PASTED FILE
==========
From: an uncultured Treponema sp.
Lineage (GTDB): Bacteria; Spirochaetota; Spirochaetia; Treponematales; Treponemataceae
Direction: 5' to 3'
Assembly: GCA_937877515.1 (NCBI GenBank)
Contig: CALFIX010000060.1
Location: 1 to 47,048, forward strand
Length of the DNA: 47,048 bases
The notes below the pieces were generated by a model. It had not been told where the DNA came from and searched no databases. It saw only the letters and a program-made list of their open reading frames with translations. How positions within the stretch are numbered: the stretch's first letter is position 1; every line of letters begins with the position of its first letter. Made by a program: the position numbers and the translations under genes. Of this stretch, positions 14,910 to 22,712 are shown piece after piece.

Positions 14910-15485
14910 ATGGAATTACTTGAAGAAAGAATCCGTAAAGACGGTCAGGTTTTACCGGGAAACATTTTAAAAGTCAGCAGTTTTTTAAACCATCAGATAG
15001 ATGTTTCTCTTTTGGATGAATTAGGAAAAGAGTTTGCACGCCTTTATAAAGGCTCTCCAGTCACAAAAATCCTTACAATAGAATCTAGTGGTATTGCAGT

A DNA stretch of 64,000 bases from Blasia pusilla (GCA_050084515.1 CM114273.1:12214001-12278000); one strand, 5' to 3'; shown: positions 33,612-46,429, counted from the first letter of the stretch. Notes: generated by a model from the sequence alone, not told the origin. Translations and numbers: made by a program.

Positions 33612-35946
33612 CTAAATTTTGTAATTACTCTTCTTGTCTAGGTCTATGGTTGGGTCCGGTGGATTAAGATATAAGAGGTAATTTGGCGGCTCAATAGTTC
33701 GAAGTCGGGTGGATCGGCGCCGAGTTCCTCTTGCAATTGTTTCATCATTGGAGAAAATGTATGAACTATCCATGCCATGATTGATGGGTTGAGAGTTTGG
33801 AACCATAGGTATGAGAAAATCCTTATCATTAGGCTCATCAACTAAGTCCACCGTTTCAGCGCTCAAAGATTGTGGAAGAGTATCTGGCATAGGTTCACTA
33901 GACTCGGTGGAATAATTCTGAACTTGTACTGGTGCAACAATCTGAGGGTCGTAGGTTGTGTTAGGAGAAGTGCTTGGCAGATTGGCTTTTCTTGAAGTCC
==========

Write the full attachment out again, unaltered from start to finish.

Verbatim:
From: an uncultured Treponema sp.
Lineage (GTDB): Bacteria; Spirochaetota; Spirochaetia; Treponematales; Treponemataceae
Direction: 5' to 3'
Assembly: GCA_937877515.1 (NCBI GenBank)
Contig: CALFIX010000060.1
Location: 1 to 47,048, forward strand
Length of the DNA: 47,048 bases
The notes below the pieces were generated by a model. It had not been told where the DNA came from and searched no databases. It saw only the letters and a program-made list of their open reading frames with translations. How positions within the stretch are numbered: the stretch's first letter is position 1; every line of letters begins with the position of its first letter. Made by a program: the position numbers and the translations under genes. Of this stretch, positions 14,910 to 22,712 are shown piece after piece.

Positions 14910-15485
14910 ATGGAATTACTTGAAGAAAGAATCCGTAAAGACGGTCAGGTTTTACCGGGAAACATTTTAAAAGTCAGCAGTTTTTTAAACCATCAGATAG
15001 ATGTTTCTCTTTTGGATGAATTAGGAAAAGAGTTTGCACGCCTTTATAAAGGCTCTCCAGTCACAAAAATCCTTACAATAGAATCTAGTGGTATTGCAGT

A DNA stretch of 64,000 bases from Blasia pusilla (GCA_050084515.1 CM114273.1:12214001-12278000); one strand, 5' to 3'; shown: positions 33,612-46,429, counted from the first letter of the stretch. Notes: generated by a model from the sequence alone, not told the origin. Translations and numbers: made by a program.

Positions 33612-35946
33612 CTAAATTTTGTAATTACTCTTCTTGTCTAGGTCTATGGTTGGGTCCGGTGGATTAAGATATAAGAGGTAATTTGGCGGCTCAATAGTTC
33701 GAAGTCGGGTGGATCGGCGCCGAGTTCCTCTTGCAATTGTTTCATCATTGGAGAAAATGTATGAACTATCCATGCCATGATTGATGGGTTGAGAGTTTGG
33801 AACCATAGGTATGAGAAAATCCTTATCATTAGGCTCATCAACTAAGTCCACCGTTTCAGCGCTCAAAGATTGTGGAAGAGTATCTGGCATAGGTTCACTA
33901 GACTCGGTGGAATAATTCTGAACTTGTACTGGTGCAACAATCTGAGGGTCGTAGGTTGTGTTAGGAGAAGTGCTTGGCAGATTGGCTTTTCTTGAAGTCC